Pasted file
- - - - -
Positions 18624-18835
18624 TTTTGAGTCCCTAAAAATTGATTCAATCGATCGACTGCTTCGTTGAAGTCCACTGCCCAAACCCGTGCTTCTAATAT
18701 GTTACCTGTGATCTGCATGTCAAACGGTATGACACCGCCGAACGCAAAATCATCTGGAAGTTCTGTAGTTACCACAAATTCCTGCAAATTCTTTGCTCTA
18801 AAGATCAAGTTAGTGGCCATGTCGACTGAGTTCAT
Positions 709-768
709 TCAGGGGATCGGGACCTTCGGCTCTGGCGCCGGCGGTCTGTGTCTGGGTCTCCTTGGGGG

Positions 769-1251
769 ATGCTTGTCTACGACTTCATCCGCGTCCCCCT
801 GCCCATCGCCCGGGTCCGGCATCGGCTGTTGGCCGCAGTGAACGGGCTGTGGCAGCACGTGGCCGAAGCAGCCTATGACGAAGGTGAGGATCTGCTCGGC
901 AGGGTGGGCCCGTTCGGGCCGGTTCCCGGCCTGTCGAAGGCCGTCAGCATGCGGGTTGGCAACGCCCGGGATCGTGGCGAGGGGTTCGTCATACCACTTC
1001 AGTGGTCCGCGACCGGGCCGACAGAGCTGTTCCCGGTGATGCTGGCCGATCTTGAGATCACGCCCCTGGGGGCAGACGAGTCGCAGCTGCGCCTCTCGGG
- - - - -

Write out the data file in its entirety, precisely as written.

Positions 18624-18835
18624 TTTTGAGTCCCTAAAAATTGATTCAATCGATCGACTGCTTCGTTGAAGTCCACTGCCCAAACCCGTGCTTCTAATAT
18701 GTTACCTGTGATCTGCATGTCAAACGGTATGACACCGCCGAACGCAAAATCATCTGGAAGTTCTGTAGTTACCACAAATTCCTGCAAATTCTTTGCTCTA
18801 AAGATCAAGTTAGTGGCCATGTCGACTGAGTTCAT
Positions 709-768
709 TCAGGGGATCGGGACCTTCGGCTCTGGCGCCGGCGGTCTGTGTCTGGGTCTCCTTGGGGG

Positions 769-1251
769 ATGCTTGTCTACGACTTCATCCGCGTCCCCCT
801 GCCCATCGCCCGGGTCCGGCATCGGCTGTTGGCCGCAGTGAACGGGCTGTGGCAGCACGTGGCCGAAGCAGCCTATGACGAAGGTGAGGATCTGCTCGGC
901 AGGGTGGGCCCGTTCGGGCCGGTTCCCGGCCTGTCGAAGGCCGTCAGCATGCGGGTTGGCAACGCCCGGGATCGTGGCGAGGGGTTCGTCATACCACTTC
1001 AGTGGTCCGCGACCGGGCCGACAGAGCTGTTCCCGGTGATGCTGGCCGATCTTGAGATCACGCCCCTGGGGGCAGACGAGTCGCAGCTGCGCCTCTCGGG